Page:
A ruling issued by the Divisional Court of the High Court of Justice in London, made public on Tuesday, has upheld the right of an Orthodox Jewish Housing Association to allocate housing exclusively to Jewish families.
Agudas Israel Housing Association (AIHA) was founded to serve the U.K.’s Orthodox Jewish community and builds, part-owns and manages properties in London, Salford and Canvey Island.
The claimants against AIHA, who are not Jewish, had wanted to be allocated a home in AIHA’s new Aviv development in Stamford Hill, but were not given the chance to bid. The claim against Hackney London Borough Council and AIHA, challenged AIHA’s policy of allocating its social housing properties on the basis that they precluded any persons who are not members of the Orthodox Jewish community from becoming tenants. The claimants applied for a Judicial Review of the case.
Following a detailed investigation of the social housing market, and the specific characteristics of Hackney’s Orthodox Jewish Community, including anti-Semitism and religious needs, the Divisional Court ruled that AIHA’s policy was lawful and found against the application for Judicial Review, concluding that AIHA served a specific need and tried to do so with access to only 1 percent of Hackney’s social housing stock
In what is potentially a landmark ruling, the court recognized that Orthodox Jewish community members’ way of life requires them to live close by each other as a community – to the extent that many prefer to live in unsuitable properties rather than to move away from their community.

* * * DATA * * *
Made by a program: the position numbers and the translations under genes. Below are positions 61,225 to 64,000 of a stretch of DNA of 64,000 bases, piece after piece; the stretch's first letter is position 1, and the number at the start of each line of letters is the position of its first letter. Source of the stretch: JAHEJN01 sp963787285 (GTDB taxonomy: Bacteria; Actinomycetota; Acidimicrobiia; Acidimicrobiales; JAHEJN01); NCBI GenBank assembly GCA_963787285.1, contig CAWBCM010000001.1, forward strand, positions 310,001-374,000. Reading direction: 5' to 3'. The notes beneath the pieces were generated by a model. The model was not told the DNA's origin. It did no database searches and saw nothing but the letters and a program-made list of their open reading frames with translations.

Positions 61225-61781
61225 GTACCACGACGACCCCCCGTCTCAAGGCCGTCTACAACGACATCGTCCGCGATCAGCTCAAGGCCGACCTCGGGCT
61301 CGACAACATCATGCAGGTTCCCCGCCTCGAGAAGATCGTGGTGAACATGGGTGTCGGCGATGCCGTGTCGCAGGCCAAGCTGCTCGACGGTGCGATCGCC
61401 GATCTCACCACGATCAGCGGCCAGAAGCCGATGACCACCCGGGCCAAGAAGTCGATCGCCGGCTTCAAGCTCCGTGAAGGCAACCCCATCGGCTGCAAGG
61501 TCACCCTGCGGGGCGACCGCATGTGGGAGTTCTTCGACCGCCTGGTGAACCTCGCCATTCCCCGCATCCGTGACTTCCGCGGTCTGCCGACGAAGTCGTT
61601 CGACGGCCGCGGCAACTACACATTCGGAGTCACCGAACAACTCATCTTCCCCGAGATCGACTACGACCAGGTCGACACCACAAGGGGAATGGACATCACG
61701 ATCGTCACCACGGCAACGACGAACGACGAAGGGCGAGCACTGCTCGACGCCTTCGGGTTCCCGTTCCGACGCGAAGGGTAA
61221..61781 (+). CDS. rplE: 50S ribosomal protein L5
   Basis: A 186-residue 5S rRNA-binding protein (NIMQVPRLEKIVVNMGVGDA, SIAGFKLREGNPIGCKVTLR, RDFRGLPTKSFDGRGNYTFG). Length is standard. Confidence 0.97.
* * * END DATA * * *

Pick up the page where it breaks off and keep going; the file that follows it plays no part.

It also sadly acknowledged widespread and increasing overt anti-Semitism in society and prejudice, including in the private rental sector, specifically against Orthodox Jews, due to their higher visibility as Jewish.
Mrs. Ita Cymerman-Symons MBE, chief executive officer of AIHA, said, “I am gratified that the Divisional Court has recognized the ongoing and increasingly critical work of AIHA in our continuing contribution to the members of the Orthodox Jewish community and to the development and strengthening of that community. I firmly believe that our work contributes to alleviating in our small way, a national housing crisis, freeing up other non-AIHA social housing for others. We do not take properties from others, but we lessen the queue for other properties.”
Elliot Lister, partner at law firm Asserson, representing AIHA, said, “I am grateful that one of the highest courts in the land has recognized the features of the Orthodox Jewish way of life and the possible disadvantages that may be engendered by that way of life. More importantly the court has confirmed that the disadvantages can be legitimately addressed by a charity founded for that purpose, without fear of censure for discrimination.”